that, free movement from Turkey would hugely facilitate migration from the rest of Asia and the Middle East through its porous southern borders.
British taxpayers, along with others in wealthier EU member states, would inevitably be fingered for even more development funds to boost Turkey’s infrastructure. More worrying still, it would mean having in the EU a country with a lousy record on human rights.
How can it be consistent with the EU’s supposed commitment to liberal democracy to have a member state where insulting the president is punishable by four years’ imprisonment? Anyone fancy Turkish judges one day presiding over British affairs in the European Court of Justice?
Then there is the Islamic question. That Turkey’s population is 97 per cent Muslim wouldn’t matter were the country still committed to secularism. Yet by degrees sharia law ( abolished in the 1920s) is creeping back into Turkish life. While Turkey has been on a charm offensive towards Western Europe ever since it first applied for EU membership in 1987, culturally and politically it has been sliding towards the Islamic world.
Negotiations towards Turkey’s entry into the EU began in 2005. Until recently they seemed to have stalled as Turkey failed to satisfy the EU on human rights. Yet the migration crisis has changed all that. There is now a possibility that Erdogan might succeed in his mission to bounce the EU into accepting it as a member.
After all, he has Cameron on his side who said in an address to the Turkish parliament in 2010: “I’m here to make the case for Turkey’s membership of the EU, and to fight for it.” The Prime Minister has said nothing since to suggest he has changed his mind.
The EU finds itself pathetically begging Turkey for help over the migration crisis because it has mishandled the problem for years. It is only right and fair that we in the rest of Europe should be helping to fund camps in Turkey, which has absorbed 2.5 million Syrian refugees.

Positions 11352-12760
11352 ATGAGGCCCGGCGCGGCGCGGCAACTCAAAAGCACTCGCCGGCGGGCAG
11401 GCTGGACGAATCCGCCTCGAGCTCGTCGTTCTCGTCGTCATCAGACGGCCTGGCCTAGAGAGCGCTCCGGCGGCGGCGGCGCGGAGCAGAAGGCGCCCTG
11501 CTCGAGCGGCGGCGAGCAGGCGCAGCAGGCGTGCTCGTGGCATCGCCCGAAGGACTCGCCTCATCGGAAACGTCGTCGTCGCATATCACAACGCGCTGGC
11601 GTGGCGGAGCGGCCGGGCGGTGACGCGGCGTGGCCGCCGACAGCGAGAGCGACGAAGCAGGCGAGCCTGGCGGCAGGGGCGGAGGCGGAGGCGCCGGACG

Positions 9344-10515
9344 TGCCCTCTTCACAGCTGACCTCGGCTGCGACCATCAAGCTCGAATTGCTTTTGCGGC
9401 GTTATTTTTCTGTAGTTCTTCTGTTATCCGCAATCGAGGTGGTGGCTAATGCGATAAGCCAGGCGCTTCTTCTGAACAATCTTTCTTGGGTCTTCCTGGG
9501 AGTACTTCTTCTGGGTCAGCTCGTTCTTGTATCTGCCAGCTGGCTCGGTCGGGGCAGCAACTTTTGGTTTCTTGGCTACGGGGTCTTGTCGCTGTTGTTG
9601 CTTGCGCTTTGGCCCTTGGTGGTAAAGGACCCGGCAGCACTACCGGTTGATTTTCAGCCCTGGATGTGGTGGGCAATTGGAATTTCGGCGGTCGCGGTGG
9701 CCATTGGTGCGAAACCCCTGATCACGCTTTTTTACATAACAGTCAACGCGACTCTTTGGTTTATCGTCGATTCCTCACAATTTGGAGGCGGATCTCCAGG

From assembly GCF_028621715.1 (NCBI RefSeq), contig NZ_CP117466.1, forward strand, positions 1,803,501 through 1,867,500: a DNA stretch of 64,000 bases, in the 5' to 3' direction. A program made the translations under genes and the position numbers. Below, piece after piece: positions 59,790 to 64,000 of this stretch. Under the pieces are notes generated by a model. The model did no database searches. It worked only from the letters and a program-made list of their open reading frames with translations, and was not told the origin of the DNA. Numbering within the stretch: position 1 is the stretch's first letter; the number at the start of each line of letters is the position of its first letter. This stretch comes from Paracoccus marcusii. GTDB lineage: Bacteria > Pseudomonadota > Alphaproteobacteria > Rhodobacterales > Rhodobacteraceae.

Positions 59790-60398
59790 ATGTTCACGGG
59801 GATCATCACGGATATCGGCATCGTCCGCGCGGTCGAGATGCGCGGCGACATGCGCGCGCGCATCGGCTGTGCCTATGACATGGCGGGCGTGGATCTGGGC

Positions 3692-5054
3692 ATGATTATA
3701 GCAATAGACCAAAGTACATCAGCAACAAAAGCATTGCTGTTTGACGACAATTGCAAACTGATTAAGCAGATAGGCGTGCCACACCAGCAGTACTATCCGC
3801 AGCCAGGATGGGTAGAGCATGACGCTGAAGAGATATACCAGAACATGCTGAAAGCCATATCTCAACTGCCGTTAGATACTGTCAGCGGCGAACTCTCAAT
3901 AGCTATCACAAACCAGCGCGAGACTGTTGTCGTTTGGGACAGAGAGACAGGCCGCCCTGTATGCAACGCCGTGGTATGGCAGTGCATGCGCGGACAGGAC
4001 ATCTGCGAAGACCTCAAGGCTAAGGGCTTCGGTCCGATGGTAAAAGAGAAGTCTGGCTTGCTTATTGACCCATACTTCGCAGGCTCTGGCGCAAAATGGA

But it would have been even better had the world, through the United Nations, got together earlier and secured parts of Syria itself for refugee camps. That’s where the vast number of Syrian refugees are: 6.6 million have not even left their country but are internally displaced within it.
AT THE same time the EU has been negligent in tackling the peopletraffickers who have grown rich out of the deadly business of shipping refugees and economic migrants across the Mediterranean.
Yesterday it was announced that a British naval ship is heading to the Aegean in an attempt to intercept the migrant vessels. But this murderous trade should have been closed down years ago. The traffickers should have been jailed, the migrants returned whence they came and the boats sunk so they couldn’t be used again.
Instead, the EU’s cogs seem to shift into gear only once migrants physically arrive in Europe. Admitting Turkey into the EU is not going to solve the problem. All it would achieve is to trigger a new crisis, with millions of Turkish economic migrants taking advantage of the freedom of movement. It is a prospect to which David Cameron seems utterly blind.
‘ By degrees sharia law is creeping back’